Analysts were bemused with the drop in the starting price of the revised carbon scheme.
SALE of the century! Pollution permits, half-price, for one year only. At $10 a tonne — a figure plucked from the smog — the Rudd Government has undercut the emerging market for carbon credits.
Analysts were bemused after the Federal Government dropped the starting price under its revised carbon pollution reduction scheme (CPRS) last week, with one calling the figure "completely arbitrary".
A spokesman for Climate Change Minister Penny Wong said the fixed price of $10 "was developed in response to the difficult economic circumstances, and was accompanied by a clear signal to businesses and investors that the move to full market trading would occur on 1 July 2012".
What is the impact for investors? Not much, despite the sharp discount to the anticipated price in Australia, of about $20-$25 a tonne. The effect is temporary, and at least some price signal will come into play. In the US, by contrast, Democrats preparing the emissions trading legislation are proposing industry be given its permits free.
Sydney-based analyst for Citigroup Elaine Prior says Australia's proposed capped price for one year is "not very material, in the context of making an investment decision that will earn returns over a good many years".
The carbon credit market in Australia is still new, with only two significant trades to date. Last year, AGL Energy and Westpac did the first trade in so-called Australian emissions units, at $19 a tonne, but the transaction was pretty much symbolic as the units don't exist yet.
Last month Brisbane-based Arcadia Energy Trading did the first Australian trade in certified emissions reduction units, which are credits generated by carbon reduction projects in developing countries, and traded on Europe's Climate Exchange. Arcadia effectively sold Victoria's Loy Yang Power the right to emit 100,000 tonnes of carbon in late 2011, indicating generators were beginning to de-risk in anticipation of the introduction of the CPRS.
The exact price was not disclosed but Anthony Rohan, Arcadia's manager of commodity trading, said the deal was done "at market".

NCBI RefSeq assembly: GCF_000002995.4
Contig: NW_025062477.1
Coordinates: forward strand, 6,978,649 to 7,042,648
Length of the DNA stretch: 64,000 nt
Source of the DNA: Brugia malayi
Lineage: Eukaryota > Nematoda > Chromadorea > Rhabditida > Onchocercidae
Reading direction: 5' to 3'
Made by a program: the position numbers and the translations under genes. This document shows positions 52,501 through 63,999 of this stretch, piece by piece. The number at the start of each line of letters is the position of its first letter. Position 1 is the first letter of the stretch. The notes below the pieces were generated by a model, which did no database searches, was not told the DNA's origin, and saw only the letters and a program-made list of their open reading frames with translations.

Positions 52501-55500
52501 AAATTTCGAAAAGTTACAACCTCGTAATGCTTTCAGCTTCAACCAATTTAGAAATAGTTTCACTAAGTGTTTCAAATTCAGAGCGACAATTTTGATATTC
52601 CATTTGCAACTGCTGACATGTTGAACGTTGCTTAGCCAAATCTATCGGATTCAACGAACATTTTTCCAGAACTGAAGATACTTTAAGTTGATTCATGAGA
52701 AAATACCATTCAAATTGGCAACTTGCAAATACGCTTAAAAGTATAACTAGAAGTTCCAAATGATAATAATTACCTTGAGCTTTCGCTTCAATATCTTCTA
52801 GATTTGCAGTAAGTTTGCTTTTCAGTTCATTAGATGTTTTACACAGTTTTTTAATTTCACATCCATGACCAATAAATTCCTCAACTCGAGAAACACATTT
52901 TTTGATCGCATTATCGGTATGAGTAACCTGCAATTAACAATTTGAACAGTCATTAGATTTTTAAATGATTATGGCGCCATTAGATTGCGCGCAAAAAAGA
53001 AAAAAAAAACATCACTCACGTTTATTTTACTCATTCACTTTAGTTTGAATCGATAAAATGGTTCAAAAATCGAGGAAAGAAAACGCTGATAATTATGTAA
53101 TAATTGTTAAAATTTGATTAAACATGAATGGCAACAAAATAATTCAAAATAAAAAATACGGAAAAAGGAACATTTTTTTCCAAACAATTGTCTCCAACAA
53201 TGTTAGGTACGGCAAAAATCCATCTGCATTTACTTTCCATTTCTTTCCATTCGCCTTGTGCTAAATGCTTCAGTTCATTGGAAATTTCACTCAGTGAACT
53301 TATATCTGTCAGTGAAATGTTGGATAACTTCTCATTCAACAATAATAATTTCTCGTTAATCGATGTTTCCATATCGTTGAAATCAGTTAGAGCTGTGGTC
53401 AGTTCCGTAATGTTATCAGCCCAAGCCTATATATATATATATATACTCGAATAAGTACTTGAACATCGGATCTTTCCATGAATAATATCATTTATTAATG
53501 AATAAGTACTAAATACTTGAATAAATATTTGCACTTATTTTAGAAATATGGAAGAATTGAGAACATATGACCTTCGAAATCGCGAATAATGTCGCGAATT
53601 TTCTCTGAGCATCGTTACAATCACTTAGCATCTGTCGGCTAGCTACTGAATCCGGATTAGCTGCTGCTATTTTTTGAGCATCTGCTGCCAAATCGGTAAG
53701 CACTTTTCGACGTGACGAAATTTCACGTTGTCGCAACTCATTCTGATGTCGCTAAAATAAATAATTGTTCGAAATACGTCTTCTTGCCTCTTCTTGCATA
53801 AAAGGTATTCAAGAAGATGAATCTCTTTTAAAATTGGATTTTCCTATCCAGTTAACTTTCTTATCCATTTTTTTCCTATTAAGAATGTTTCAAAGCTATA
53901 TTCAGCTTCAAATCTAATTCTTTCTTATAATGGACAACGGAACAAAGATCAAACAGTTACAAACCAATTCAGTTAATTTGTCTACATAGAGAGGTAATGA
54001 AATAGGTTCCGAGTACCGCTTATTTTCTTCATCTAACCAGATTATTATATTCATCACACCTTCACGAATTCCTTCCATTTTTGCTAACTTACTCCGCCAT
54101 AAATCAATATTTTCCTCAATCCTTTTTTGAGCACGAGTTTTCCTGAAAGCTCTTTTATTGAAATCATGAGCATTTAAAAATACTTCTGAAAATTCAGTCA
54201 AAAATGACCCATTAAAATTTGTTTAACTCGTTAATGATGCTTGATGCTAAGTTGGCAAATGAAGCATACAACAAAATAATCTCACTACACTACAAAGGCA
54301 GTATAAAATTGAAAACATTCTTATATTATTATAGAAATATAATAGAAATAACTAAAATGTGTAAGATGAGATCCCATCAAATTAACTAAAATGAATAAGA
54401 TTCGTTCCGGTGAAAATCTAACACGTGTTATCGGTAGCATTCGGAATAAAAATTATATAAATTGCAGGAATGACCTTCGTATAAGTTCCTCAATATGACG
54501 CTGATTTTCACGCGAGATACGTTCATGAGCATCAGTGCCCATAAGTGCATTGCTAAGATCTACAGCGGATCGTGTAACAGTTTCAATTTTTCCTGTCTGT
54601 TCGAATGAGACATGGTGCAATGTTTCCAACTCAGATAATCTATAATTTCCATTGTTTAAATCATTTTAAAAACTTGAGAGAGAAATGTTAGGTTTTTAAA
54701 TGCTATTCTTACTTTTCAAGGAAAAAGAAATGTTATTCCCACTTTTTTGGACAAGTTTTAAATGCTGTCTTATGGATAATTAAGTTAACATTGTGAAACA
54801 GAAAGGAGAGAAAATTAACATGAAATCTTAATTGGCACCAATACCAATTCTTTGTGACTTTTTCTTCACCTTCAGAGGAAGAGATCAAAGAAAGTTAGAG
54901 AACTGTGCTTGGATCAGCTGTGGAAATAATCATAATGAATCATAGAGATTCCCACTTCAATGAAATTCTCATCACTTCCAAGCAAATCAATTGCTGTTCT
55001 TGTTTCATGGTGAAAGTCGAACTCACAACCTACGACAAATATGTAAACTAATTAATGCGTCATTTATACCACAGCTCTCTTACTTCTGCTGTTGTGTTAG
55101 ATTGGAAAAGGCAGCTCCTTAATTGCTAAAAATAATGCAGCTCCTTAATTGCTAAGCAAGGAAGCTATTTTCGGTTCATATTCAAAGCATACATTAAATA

Europe, with the biggest ETS, has the deepest and most liquid carbon market and this week certified emissions reduction units were trading for about €12 ($A21.30) a tonne.
Rohan says the $10 cap "doesn't reflect any underlying commodity price. It is a response to pressure from industry to ease the cost of the (scheme) on industrial and commercial businesses — predominantly from the mining sector."
Companies that had bought contracts for electricity to be supplied from July 2010 on will feel a financial effect.
The value of 2010-11 contracts dropped sharply from Friday, May 1, to the following Monday. In NSW, contracts for electricity supply in 2010-11 were trading at about $53 before the announcement and fell quickly to $47 last week, an 11 per cent drop. In Victoria, the same contracts were trading at about $55 and fell by 10 per cent to about $50.
Anyone who bought those contracts immediately before the announcement lost money — but the big energy retailers have plenty of ways of laying off their exposure.
The cheaper power in 2010-11 reflects certainty of no ETS in the next financial year. Buyers will wade into that market, and uncertainty over the ETS will be reflected in a higher price, and less liquidity, for contracts from 2011-12 on.
There will be no more Australian buyers for carbon credits deliverable in 2010-11. For now, says Rohan, "there's no commercial reason to purchase CERs or any other market-tradeable mechanism".
Although emissions cuts are urgent, a year is not long, and the growth slump from the global financial crisis has bought us a year or two in terms of overall emissions.
Rob Fowler, emissions trading specialist for consultants Booz and Co, says if the CPRS legislation is passed this year, "companies won't wait" to invest in cleaner energy.
Prior agrees: "The key really is not so much the start date, but when the regulation is passed so that (investors) know and can make decisions."
A year's delay definitely has an environmental impact. Within a day of the announcement, Bluescope Steel shelved plans to build a $1 billion-plus co-generation plant to lower greenhouse gas emissions from its blast furnaces at Port Kembla, partly citing the CPRS revision.
The plant would have used surplus gas from iron and steel making operations to reduce the need for coal-fired electricity and save 800,000 tonnes of carbon dioxide emissions a year. That's a lot, given that Bluescope is one of the country's worst polluters. It emits 12.6 million tonnes a year.
But the worst result would be to delay passage of the CPRS legislation until next year, undermining our international negotiating position and further delaying certainty for investors.